The Second Department determined defendants motion for summary judgment in a dog bite case was properly granted. The court explained the relevant law:
Aside from a limited exception for straying farm animals …, which has no application here, “New York does not recognize a common-law negligence cause of action to recover damages for injuries caused by a domestic animal” … . …
To recover in strict liability for damages caused by a dog, the plaintiff must establish that the dog had vicious propensities and that the owner knew or should have known of the dog's vicious propensities … . “Evidence tending to demonstrate a dog's vicious propensities includes evidence of a prior attack, the dog's tendency to growl, snap, or bare its teeth, the manner in which the dog was restrained, the fact that the dog was kept as a guard dog, and a proclivity to act in a way that puts others at risk of harm” … .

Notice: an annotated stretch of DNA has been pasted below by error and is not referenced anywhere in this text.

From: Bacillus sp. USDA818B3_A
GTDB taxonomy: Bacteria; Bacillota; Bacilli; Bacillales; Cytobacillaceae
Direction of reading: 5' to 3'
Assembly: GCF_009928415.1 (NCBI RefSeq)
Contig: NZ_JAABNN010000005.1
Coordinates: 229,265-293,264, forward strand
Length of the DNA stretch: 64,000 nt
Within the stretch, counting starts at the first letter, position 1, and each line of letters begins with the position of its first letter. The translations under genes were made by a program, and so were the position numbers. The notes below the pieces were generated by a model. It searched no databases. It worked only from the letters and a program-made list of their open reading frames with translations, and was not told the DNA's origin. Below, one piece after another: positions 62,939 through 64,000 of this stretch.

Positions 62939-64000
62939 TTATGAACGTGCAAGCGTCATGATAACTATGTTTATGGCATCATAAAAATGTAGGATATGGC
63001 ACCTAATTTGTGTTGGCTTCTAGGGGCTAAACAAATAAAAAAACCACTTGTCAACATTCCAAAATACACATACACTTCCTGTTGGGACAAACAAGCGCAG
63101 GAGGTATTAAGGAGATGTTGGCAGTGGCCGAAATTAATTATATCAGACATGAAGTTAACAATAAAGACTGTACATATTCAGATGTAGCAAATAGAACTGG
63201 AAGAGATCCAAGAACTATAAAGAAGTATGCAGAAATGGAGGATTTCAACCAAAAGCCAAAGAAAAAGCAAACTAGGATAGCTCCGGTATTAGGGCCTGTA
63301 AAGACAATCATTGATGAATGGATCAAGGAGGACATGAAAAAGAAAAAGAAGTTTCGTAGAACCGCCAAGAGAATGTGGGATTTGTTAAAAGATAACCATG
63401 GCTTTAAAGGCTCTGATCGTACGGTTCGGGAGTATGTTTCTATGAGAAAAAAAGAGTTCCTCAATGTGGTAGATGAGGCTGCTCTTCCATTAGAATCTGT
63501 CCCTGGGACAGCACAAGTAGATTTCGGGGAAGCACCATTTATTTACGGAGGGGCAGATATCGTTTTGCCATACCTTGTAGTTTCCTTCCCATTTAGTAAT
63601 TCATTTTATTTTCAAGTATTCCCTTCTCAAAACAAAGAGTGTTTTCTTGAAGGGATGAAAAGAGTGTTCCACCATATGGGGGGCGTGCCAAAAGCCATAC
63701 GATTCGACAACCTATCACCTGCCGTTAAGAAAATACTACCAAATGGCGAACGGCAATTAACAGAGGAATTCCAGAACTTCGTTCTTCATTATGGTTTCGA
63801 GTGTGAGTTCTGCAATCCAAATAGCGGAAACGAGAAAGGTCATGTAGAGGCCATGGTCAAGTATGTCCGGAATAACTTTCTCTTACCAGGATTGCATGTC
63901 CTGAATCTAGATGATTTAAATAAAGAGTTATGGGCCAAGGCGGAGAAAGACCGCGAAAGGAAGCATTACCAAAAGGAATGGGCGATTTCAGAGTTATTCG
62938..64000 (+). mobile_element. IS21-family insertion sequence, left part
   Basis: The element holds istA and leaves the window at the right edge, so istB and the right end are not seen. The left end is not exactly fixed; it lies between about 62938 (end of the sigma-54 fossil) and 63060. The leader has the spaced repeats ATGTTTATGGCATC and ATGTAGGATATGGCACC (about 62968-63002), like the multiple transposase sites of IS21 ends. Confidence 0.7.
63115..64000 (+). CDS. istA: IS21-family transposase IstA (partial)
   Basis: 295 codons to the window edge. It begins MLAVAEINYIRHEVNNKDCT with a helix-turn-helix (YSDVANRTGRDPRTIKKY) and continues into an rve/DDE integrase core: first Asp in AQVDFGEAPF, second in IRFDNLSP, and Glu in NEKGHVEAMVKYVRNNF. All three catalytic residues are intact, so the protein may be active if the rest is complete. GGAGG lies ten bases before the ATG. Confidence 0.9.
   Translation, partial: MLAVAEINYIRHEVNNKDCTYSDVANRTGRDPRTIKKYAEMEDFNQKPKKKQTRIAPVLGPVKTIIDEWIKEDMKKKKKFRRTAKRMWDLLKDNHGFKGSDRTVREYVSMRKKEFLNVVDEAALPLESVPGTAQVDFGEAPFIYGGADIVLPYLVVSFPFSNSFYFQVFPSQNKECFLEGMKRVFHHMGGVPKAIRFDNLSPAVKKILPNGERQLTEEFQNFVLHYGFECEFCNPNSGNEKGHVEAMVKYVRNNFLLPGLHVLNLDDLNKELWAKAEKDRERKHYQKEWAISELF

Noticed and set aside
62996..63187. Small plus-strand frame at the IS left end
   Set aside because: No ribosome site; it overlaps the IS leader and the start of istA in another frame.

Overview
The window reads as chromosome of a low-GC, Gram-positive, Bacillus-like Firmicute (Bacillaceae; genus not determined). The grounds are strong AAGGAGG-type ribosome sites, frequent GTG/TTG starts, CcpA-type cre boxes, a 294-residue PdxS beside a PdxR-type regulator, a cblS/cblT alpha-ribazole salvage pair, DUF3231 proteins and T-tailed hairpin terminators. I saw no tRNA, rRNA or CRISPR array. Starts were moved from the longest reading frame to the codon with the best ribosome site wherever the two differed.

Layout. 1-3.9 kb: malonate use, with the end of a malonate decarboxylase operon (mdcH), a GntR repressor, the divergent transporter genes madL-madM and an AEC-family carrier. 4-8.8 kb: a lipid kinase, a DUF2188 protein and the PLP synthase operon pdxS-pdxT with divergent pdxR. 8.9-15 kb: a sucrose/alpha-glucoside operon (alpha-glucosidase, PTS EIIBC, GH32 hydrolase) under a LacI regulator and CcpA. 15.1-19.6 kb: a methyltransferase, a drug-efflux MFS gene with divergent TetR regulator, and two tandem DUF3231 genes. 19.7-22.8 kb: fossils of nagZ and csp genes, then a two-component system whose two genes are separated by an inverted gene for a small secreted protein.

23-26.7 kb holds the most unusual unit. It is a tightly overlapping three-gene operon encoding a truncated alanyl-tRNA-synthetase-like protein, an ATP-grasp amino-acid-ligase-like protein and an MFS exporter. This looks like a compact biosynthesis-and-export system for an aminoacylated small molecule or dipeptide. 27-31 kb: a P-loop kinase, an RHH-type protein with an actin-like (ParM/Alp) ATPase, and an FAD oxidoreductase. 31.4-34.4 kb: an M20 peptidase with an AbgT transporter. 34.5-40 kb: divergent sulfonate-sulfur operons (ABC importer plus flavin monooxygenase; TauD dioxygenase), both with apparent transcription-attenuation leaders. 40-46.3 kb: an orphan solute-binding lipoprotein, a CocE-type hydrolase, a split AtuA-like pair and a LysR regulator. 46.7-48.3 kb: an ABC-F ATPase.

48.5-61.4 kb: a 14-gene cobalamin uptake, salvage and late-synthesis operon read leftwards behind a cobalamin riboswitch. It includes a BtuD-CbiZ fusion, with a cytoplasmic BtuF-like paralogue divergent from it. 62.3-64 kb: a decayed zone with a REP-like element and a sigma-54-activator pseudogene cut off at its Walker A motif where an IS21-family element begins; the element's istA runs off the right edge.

Here, the defendants established their prima facie entitlement to judgment as a matter of law by showing that they were not aware, and should not have been aware, of any vicious propensity … . The defendants' submissions * * * established that, prior to the encounter with the plaintiff and her dog, there had never been any reported incident of aggression or viciousness … . Cosgrove v Trump Natl. Golf Club, 2015 NY Slip Op 09246, 2nd Dept 12-16-15
ANIMAL LAW (DOG BITE PROOF REQUIREMENTS EXPLAINED)/DOG BITE (PROOF REQUIREMENTS)